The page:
Improvements to the Spooler in Windows 7The logical consequence is to isolate printer drivers from each other and/or the spooler. Windows 7 and Server 2008 R2 achieve that by executing printer driver code not from within spoolsv.exe, but from a dedicated process, PrintIsolationHost.exe. In case of a driver causing a crash, only one instance of PrintIsolationHost.exe goes away, but the spooler service itself is left unperturbed. Printer driver isolation is enabled by default and can be disabled via the following group policy setting: Computer Configuration / Administrative Templates / Printers / Execute print drivers in isolated processes This policy setting determines whether the print spooler will execute print drivers in an isolated or separate process. When print drivers are loaded in an isolated process (or isolated processes), a print driver failure will not cause the print spooler service to fail. If you enable or do not configure this policy setting, the print spooler will execute print drivers in an isolated process by default. If you disable this policy setting, the print spooler will execute print drivers in the print spooler process. Notes: - Other system or driver policy settings may alter the process in which a print driver is executed. - This policy setting applies only to print drivers loaded by the print spooler. Print drivers loaded by applications are not affected. - This policy setting takes effect without restarting the print spooler service.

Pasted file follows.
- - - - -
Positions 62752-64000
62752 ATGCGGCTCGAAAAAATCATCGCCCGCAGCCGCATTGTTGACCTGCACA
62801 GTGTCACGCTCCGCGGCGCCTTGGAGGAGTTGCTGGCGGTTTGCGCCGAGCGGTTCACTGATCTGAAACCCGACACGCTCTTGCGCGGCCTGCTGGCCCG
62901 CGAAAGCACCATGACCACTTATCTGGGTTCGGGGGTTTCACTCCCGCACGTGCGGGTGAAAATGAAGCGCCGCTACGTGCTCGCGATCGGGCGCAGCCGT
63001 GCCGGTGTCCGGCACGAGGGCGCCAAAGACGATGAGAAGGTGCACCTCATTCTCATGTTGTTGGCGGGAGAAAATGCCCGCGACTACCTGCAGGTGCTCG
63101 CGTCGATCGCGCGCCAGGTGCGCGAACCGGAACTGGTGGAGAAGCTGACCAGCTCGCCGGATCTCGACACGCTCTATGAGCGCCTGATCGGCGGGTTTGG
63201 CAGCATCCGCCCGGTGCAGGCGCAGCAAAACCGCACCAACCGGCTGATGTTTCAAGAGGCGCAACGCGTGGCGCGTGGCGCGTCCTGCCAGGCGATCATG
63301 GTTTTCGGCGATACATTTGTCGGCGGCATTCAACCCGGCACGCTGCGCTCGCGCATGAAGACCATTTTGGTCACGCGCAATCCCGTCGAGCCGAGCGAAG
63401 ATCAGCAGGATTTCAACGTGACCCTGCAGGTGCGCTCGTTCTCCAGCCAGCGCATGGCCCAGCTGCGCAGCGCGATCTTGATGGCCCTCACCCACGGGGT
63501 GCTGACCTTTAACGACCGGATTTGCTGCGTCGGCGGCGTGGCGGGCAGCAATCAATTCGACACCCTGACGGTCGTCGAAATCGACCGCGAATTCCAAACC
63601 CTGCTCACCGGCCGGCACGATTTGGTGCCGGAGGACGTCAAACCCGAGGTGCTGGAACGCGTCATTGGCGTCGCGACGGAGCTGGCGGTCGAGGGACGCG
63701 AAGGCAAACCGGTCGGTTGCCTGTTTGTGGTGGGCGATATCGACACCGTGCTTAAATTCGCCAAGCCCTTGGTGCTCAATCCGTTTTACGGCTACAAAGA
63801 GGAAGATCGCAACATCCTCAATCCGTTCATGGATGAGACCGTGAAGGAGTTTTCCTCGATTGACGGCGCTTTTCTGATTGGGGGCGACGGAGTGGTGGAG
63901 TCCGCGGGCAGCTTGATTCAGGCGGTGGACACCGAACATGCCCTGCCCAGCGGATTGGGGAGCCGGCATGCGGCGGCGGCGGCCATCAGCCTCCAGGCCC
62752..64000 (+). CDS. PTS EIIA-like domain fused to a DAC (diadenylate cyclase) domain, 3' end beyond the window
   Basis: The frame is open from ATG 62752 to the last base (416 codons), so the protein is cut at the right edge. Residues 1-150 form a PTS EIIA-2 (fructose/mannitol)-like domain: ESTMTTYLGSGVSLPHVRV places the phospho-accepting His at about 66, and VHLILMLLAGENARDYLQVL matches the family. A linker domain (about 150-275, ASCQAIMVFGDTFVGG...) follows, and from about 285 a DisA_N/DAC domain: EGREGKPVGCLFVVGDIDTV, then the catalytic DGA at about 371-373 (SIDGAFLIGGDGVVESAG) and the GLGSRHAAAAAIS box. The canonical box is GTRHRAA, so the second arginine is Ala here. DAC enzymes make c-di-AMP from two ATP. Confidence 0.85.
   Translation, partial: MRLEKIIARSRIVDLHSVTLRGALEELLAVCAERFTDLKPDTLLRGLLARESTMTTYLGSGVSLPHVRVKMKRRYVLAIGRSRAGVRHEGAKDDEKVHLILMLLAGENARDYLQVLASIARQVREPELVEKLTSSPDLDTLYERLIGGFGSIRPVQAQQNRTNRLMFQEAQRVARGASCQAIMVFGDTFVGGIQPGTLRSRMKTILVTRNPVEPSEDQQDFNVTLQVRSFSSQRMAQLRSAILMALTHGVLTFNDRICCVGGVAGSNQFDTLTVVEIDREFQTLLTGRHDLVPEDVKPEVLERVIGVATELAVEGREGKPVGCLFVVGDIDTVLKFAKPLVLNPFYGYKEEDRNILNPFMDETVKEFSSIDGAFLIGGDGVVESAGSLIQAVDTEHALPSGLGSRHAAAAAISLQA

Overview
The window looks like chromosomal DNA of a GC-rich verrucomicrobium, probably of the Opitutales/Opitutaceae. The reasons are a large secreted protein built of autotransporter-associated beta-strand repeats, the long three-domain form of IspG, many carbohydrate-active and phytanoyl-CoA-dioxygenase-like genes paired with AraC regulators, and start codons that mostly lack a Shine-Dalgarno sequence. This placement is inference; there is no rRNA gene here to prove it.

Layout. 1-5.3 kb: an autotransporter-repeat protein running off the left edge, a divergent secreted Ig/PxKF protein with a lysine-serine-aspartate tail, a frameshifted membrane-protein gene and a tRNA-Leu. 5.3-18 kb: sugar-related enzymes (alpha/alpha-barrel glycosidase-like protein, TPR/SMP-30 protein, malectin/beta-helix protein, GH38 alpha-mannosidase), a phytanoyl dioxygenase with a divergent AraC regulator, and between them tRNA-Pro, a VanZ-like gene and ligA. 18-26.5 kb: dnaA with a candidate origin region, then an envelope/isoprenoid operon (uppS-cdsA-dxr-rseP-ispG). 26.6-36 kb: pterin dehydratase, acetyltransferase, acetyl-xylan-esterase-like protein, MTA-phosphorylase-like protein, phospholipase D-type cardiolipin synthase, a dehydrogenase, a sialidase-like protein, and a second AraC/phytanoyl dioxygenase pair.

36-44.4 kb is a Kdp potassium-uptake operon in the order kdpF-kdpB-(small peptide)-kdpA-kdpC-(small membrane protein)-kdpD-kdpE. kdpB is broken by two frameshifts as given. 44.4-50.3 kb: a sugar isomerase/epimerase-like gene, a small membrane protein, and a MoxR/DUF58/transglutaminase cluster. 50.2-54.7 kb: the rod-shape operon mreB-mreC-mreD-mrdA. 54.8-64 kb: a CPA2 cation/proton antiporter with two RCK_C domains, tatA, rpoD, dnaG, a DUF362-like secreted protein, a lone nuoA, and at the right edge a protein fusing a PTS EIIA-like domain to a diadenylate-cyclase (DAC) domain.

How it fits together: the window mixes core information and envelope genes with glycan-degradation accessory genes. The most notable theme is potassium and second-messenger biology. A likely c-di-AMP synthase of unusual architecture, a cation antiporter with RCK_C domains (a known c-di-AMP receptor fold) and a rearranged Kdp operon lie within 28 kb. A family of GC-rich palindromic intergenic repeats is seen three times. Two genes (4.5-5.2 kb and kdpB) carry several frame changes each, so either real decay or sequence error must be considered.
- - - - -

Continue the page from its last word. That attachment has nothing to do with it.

Related Group Policy SettingsThere is a second configuration option related to printer driver isolation: Computer Configuration / Administrative Templates / Printers / Override print driver execution compatibility setting reported by print driver. Here is the explanation from the group policy editor: This policy setting determines whether the print spooler will override the Driver Isolation compatibility reported by the print driver. This enables executing print drivers in an isolated process, even if the driver does not report compatibility. If you enable this policy setting, the print spooler will ignore the Driver Isolation compatibility flag value reported by the print driver. If you disable or do not configure this policy setting, the print spooler will use the Driver Isolation compatibility flag value reported by the print driver. Notes: - Other system or driver policy settings may alter the process in which a print driver is executed. - This policy setting applies only to print drivers loaded by the print spooler. Print drivers loaded by applications are not affected. - This policy setting takes effect without restarting the print spooler service.